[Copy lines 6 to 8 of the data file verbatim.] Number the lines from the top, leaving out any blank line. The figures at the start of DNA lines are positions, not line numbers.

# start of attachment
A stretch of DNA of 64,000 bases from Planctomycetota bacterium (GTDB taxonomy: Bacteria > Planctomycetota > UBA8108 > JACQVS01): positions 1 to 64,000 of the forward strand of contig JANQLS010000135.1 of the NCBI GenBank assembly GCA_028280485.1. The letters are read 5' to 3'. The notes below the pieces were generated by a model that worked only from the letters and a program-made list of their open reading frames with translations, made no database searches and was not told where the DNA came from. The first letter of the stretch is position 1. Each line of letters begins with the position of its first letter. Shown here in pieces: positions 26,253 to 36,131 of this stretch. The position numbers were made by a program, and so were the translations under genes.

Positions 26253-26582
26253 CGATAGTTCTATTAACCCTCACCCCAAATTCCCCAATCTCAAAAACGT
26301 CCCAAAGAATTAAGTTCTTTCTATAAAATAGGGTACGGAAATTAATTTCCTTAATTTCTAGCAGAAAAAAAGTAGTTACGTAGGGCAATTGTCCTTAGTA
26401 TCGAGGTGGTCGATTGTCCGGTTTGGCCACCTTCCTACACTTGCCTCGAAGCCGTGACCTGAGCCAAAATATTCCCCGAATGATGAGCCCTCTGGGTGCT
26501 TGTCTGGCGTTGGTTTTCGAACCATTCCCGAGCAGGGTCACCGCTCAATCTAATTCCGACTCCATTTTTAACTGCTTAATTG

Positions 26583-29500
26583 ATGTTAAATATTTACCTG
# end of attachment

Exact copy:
26501 TGTCTGGCGTTGGTTTTCGAACCATTCCCGAGCAGGGTCACCGCTCAATCTAATTCCGACTCCATTTTTAACTGCTTAATTG

Positions 26583-29500
26583 ATGTTAAATATTTACCTG